Evangelism 2.0

I have a friend who coined this term. It was designed to move his church away from evangelism only being an event, and moving it more towards a Christian lifestyle. In other words, evangelism for the rest of us.

It’s a great concept. Roughly 10% or less of any individual congregation has the spiritual gift of evangelism. But God calls every individual Christian to be part of the Great Commission (Matthew 28). How do they do it if they don’t have the public speaking skills of Dwight Nelson, the effective calls of Shawn Boonstra, the big crowds of Mark Finley or the ability to do a backflip like Doug Batchelor?

Enter Evangelism 2.0: Evangelism for the Rest of Us.

This is about building redemptive friendships in the community. Building friendships, relationships, with the hopes of one day sharing the gospel of Jesus Christ. This isn’t about being a used car salesman. It’s not about being the one who gets people to bow their knee to the Lord. Rather, this is about being a friend, sharing a testimony, and inviting them to come hear someone who has the actual spiritual gift of evangelism.

What would happen to the evangelism budgets across North America, if the members actually began to invite people? What would happen to the crowds if we really invited them to come hear? What would happen if our relationships were so strong, that once baptized, these members actually mentored their friends in the walk of Christianity also?


Right now, we know it takes about $180 to get one person across the front door to listen to an evangelist. It takes about $2,000+ to get a person baptized. What if we really implemented Evangelism 2.0? Those numbers would go way down!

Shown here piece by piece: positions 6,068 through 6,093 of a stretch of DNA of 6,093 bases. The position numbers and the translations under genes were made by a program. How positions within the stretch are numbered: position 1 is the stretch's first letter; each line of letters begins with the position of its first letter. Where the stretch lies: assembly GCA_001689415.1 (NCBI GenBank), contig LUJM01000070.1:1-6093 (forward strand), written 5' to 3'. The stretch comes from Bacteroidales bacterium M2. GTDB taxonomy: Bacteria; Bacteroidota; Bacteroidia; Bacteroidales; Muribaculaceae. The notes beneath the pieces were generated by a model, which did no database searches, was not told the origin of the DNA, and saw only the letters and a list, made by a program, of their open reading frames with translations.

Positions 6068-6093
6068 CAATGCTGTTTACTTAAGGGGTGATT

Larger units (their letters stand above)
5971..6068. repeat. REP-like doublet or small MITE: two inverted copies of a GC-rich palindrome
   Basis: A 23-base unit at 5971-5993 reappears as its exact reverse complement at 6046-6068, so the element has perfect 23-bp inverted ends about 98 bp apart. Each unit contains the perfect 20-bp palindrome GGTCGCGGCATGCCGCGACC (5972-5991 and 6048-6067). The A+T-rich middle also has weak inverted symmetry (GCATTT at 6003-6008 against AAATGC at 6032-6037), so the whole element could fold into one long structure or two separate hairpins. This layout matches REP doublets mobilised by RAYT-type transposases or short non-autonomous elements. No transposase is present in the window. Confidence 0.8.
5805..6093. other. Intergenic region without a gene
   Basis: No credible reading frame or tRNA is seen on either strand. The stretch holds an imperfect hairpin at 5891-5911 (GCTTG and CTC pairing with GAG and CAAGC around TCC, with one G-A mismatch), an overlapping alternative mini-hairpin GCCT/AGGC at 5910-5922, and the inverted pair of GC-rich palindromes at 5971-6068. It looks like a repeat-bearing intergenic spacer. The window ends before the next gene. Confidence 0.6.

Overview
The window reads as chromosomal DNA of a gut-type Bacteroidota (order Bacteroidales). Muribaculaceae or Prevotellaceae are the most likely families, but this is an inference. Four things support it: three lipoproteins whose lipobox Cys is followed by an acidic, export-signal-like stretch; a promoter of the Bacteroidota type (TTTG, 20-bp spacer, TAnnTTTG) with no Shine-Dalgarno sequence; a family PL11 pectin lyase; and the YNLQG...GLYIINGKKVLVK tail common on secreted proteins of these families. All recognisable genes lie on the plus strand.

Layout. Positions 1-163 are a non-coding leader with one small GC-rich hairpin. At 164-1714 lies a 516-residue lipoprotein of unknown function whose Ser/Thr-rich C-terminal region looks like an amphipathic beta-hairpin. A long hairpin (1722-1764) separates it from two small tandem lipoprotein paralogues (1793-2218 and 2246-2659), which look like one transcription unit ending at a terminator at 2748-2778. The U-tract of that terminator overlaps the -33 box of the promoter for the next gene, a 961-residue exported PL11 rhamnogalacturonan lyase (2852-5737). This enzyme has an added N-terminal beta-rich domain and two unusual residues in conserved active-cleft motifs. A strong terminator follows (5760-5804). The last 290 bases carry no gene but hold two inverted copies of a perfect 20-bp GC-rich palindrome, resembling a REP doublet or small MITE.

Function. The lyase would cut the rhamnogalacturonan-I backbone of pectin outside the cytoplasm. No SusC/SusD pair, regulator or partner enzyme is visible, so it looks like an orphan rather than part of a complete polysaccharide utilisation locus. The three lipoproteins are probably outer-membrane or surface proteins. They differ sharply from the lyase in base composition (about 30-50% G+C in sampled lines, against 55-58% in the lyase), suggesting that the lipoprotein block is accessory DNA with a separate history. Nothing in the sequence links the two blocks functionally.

How does it work? Here are some ideas to get you started:

  1. Go on a hike and invite your non-Christian friend to go with you
  2. Invite people over to a barbecue, and say, “You bring what you want grilled and we’ll provide the grills.”
  3. Share a tract
  4. prayer walk your neighborhood and stop and talk to people, introduce yourself
  5. Start a hobby and meet people with that same hobby
  6. Go to the library and meet people who love to read and spend time in a book club
  7. frequent the same gas station and rather than paying outside with your card, go in and learn people’s names at the gas station
  8. Go through the same checkout line in the grocery store – even if it’s longer – just so you can befriend the person running the register.
  9. Learn names – theirs, their kids, their grandkids, their friends, their parents
  10. Invite to dinner at the Olive Garden, Golden Corral, or Applebys.

The point is to be a friend. At some point in time, someone will ask a question about you and church, your spiritual life, a crisis, or something. 1 Peter 3:15 says:

15 but in your hearts honor Christ the Lord as holy, always being prepared to make a defense to anyone who asks you for a reason for the hope that is in you; yet do it with gentleness and respect,

The Holy Bible: English Standard Version. (2001). (1 Pe 3:15). Wheaton: Standard Bible Society.

It will get there. I’ve never seen a friendship that doesn’t get there. It always does. Build redemptive friendships — become friends and pray for an opportunity to share your testimony. This isn’t a time to prove them wrong about what happens at death, the Sabbath, or to argue at all with them. It’s not a time to have all the answers. Share your testimony – what your life was like BEFORE Jesus, how you met him, and your life AFTER meeting Jesus.

Evangelism 2.0: Evangelism for the Rest of Us. (to be continued….)